scope and level of detail of the proposed model is validated. However, as the project progresses the

sufficient for the purpose at hand, and that any conceptual model is likely to be revised as the

assumptions are correct. The question being asked understanding of the problem and modelling

is: does the conceptual model contain all the requirements change. As a consequence the conceptual

necessary details to meet the objectives of the model also needs to be revalidated. While the

simulation study? conceptual model is being transformed into a computer

• Data Validation: determining that the data required model, the constituent parts of the model (particularly

for model building, validation and experimentation those recently coded) should be continuously verified.

are sufficiently accurate. Similarly, the details of the model should be checked

• White-box Validation: determining that the against the real world throughout model coding (white-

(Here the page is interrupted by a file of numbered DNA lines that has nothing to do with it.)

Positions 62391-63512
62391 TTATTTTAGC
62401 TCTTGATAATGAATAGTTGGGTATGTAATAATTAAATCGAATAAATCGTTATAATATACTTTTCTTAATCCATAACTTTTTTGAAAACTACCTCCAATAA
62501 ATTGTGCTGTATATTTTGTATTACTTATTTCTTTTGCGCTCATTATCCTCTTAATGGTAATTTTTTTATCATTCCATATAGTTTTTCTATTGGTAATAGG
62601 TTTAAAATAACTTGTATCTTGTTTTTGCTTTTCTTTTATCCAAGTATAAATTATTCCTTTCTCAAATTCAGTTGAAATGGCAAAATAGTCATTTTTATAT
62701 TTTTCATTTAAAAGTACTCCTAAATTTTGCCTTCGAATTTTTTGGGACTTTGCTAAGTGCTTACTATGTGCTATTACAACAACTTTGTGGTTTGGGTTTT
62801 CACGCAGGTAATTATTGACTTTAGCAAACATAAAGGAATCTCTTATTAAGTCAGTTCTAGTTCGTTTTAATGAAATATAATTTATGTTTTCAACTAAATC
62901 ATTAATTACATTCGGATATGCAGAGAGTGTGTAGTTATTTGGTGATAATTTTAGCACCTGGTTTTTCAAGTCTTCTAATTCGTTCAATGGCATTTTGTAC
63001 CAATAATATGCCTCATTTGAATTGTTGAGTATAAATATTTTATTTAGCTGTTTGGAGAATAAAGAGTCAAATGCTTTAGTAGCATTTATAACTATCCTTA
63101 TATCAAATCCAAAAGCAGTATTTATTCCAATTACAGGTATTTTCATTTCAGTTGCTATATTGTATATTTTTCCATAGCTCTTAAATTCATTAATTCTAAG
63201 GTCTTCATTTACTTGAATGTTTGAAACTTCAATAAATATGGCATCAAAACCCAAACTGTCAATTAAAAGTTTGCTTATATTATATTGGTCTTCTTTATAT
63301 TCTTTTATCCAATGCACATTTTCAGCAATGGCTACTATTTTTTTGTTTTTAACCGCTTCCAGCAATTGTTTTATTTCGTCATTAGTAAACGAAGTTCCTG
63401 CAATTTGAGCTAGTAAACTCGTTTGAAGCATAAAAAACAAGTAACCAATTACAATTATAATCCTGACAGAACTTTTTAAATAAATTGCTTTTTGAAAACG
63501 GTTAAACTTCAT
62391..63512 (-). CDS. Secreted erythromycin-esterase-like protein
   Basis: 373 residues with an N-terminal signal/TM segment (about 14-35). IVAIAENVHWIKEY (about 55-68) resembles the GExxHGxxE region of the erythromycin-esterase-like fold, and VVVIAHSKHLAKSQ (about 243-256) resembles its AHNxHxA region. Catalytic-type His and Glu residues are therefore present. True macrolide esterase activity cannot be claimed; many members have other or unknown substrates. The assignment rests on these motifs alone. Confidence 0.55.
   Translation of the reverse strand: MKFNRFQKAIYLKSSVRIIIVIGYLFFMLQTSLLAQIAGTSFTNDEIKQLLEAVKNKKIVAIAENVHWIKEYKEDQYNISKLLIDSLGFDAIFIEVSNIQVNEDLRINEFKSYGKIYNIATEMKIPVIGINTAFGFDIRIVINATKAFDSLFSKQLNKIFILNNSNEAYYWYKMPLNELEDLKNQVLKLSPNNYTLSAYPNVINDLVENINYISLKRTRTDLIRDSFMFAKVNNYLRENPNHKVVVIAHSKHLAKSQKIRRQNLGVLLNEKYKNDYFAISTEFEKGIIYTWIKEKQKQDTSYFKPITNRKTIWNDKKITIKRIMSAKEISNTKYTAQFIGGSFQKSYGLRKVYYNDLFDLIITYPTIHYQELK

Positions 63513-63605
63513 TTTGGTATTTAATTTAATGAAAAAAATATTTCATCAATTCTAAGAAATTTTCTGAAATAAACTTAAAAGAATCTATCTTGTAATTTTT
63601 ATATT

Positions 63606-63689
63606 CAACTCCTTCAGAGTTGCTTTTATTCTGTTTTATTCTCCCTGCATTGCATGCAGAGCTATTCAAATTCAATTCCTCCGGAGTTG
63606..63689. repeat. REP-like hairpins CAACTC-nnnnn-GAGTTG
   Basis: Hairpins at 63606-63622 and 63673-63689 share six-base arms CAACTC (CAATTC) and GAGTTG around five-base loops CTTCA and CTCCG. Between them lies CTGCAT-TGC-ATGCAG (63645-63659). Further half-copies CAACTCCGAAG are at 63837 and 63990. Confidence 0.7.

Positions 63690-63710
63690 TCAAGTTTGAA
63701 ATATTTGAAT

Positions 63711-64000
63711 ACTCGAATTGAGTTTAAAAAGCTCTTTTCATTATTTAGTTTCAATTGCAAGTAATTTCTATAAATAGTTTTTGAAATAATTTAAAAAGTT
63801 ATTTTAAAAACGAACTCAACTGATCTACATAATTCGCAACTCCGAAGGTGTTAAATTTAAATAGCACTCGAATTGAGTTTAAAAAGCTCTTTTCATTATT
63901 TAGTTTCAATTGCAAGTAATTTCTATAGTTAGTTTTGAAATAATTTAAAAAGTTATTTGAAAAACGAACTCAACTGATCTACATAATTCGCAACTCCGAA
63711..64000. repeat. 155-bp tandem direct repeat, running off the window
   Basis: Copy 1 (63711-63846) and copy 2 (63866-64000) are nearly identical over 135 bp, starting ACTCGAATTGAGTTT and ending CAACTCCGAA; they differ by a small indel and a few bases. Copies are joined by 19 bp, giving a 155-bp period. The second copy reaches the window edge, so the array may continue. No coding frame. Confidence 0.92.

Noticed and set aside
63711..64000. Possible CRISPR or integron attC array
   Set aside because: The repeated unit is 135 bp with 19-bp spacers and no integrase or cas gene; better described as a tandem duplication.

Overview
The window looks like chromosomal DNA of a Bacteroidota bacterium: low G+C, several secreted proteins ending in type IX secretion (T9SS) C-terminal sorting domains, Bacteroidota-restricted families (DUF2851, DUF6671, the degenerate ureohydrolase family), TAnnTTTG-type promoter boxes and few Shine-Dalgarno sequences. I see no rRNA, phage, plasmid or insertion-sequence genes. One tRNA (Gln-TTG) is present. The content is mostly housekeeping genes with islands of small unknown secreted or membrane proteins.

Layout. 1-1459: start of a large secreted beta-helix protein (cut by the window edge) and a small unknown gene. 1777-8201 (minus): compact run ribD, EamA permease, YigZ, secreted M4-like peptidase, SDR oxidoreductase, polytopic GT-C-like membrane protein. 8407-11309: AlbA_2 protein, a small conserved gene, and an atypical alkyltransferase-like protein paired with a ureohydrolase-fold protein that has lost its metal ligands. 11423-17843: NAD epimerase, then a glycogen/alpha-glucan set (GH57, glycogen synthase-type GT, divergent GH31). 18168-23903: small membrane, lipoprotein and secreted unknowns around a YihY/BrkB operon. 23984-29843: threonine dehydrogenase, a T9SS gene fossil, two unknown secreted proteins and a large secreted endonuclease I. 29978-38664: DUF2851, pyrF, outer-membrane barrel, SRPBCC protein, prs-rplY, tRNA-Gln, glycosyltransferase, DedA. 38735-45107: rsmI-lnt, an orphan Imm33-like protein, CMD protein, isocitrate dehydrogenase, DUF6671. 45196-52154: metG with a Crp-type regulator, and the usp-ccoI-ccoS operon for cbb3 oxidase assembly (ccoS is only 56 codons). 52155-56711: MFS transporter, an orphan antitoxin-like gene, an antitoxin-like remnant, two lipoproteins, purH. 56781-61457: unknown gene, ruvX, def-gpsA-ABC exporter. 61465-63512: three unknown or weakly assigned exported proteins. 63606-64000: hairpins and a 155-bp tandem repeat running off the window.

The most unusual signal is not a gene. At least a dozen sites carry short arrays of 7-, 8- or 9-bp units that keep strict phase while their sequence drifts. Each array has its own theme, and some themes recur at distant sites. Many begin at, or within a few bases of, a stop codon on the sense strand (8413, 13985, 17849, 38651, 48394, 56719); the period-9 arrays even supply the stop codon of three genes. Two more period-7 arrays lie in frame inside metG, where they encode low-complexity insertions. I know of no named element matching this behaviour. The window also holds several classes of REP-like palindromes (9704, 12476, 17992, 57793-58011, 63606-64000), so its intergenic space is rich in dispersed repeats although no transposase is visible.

constituent parts of the computer model represent box validation). Black-box validation is the only process

the corresponding real world elements with that requires a completed model, since it makes little

sufficient accuracy. This is a detailed, or micro, sense to compare the overall model against the real world

check of the model, in which the question is asked: until it is complete. However, the identification of model

does each part of the model represent the real errors and continued changes to the conceptual model

world with sufficient accuracy? (through changes to the project’s requirements)

• Black-box Validation: determining that the overall necessitates model revisions and therefore further black-

model represents the real world with sufficient box validation. Although white-box validation and

accuracy. This is an overall, or macro, check of the black-box validation are often lumped together under

model’s operation, in which the question is asked: one heading, it is because they are performed as separate

does the overall model provide a sufficiently activities during the modelling process that a distinction

accurate representation of the real world system? is drawn between them here.

Real world

(problem)

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Computer Verification Conceptual purpose is also valid for another. For instance, a model

model model of a production facility may have been validated for use

in testing alternative production schedules, however, this